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BACKGROUND TO SWIMSUITS

Bikinis. One pieces. Trunks. We’ve been wearing swimsuits for a while now, so it’s fair to say that we know our way around a swimsuit.


Over the years, humans have loved relaxing in water, Romans built the first swimming pools and heated pools back in the first century. Over in Japan swimming events became more common, whereas people in Europe took the water a lot slower, however deadly infections is probably what slowed it down. Skip forward to the middle of the nineteenth century when swimming organisations started popping up all over the country, a lot in London. However swimsuits, like what we wear today, weren’t a thing until the early twentieth century, go back to the nineteenth century, but go back to the late nineteenth century and picture a bathing costume with bloomers, blouses, stockings and shoes on top. It wasn’t till the 1930’s were western people became less paranoid about getting a tan, swimsuits started to feature lower cut backs and arm holes, women’s midriffs also started to make an appearance, before the bikini was born in Paris during the 1940’s.

In the past, synthetic dyes weren’t as popular as they are now, up until the mid-nineteenth century dyes would have been extracted from animals, vegetables or minerals. In 1856 a chemist in London accidentally made mauveine (purple dye to you and me) and it took off from there. Depending on the dye, the fabric, or the effect the designer wants, that will alter the way the dye; the simplest way, water and dye. Sometimes you might want it to look more ‘uniform’ so then you would add an oxygen reagent to achieve this. Alternatively, there is a process called mordant dying, so this is a wet metallic solution and is made up of tin, chromium, iron or aluminium gets applied to the fabric, then you put the dye on top of that and the colour forms within the cloth. Or apply the dye directly to the cloth, leave the fabric in a hot solution with the dye; to get the patterns, you need to dye the fabrics that have been woven with different types of yarn usually including materials like nylon and polyester, different dyes react differently causing the pattern to form.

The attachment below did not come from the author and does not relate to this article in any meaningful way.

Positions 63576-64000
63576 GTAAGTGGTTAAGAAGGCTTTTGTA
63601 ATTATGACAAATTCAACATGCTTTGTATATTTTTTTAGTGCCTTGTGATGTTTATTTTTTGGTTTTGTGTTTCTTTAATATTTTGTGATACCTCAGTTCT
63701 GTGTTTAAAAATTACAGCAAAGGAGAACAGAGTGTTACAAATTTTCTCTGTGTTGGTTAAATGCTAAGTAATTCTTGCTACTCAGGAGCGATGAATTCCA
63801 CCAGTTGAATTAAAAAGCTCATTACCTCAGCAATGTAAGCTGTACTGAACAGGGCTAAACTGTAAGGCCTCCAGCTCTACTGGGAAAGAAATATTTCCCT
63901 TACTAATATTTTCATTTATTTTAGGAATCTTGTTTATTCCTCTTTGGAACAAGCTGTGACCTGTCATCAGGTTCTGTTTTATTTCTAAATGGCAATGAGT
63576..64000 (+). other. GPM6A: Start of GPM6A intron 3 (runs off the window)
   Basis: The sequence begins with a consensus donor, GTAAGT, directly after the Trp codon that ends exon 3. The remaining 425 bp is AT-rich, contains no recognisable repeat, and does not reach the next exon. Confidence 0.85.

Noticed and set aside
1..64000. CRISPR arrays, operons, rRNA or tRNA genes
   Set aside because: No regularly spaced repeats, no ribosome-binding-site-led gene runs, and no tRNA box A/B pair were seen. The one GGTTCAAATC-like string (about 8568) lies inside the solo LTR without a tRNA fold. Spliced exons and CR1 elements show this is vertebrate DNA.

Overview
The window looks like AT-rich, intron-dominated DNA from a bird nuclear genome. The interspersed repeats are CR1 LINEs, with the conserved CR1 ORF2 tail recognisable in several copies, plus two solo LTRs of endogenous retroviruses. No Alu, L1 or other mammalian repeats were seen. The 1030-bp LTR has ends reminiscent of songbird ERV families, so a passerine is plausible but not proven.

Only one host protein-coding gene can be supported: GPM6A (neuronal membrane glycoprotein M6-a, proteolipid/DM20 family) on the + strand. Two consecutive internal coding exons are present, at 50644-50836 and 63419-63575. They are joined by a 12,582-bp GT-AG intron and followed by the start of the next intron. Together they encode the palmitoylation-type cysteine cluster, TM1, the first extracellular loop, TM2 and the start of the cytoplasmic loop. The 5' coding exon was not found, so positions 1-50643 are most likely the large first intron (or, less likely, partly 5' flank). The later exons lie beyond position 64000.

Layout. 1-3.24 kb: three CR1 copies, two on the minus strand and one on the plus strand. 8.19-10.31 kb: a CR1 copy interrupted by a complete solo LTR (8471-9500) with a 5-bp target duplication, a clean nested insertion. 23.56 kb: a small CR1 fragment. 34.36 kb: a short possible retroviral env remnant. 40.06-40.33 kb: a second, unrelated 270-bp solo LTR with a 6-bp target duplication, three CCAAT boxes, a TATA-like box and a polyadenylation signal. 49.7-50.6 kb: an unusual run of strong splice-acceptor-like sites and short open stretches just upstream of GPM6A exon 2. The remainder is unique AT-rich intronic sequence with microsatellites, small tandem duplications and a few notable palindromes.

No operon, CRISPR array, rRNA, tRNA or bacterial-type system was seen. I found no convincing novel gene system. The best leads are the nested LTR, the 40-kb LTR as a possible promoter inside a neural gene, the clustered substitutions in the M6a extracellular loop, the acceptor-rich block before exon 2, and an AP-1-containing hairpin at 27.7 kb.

However, this produces a lot of waste, at this point we know anything involving dye produces loads of waste that can be harmful, now there is a way to reuse and recycle waste from production including dyes and any synthetic materials. Dyes are now purified and recycled and the left over synthetic fabrics are recycled and used to make other products, it could be something as simple as a water bottle.

Swimsuits also have to go through a lot of tests before they can go on sale to the public. The swimsuits will test the fabric, how well the colour changes (or hopefully doesn’t) by washing the swimsuits over and over in water that is either fresh, salt or chlorinated water and then exposing the swimsuits to simulated swimsuit.

Swimwear isn’t an easy business to crack, but hopefully this gave you some insight.

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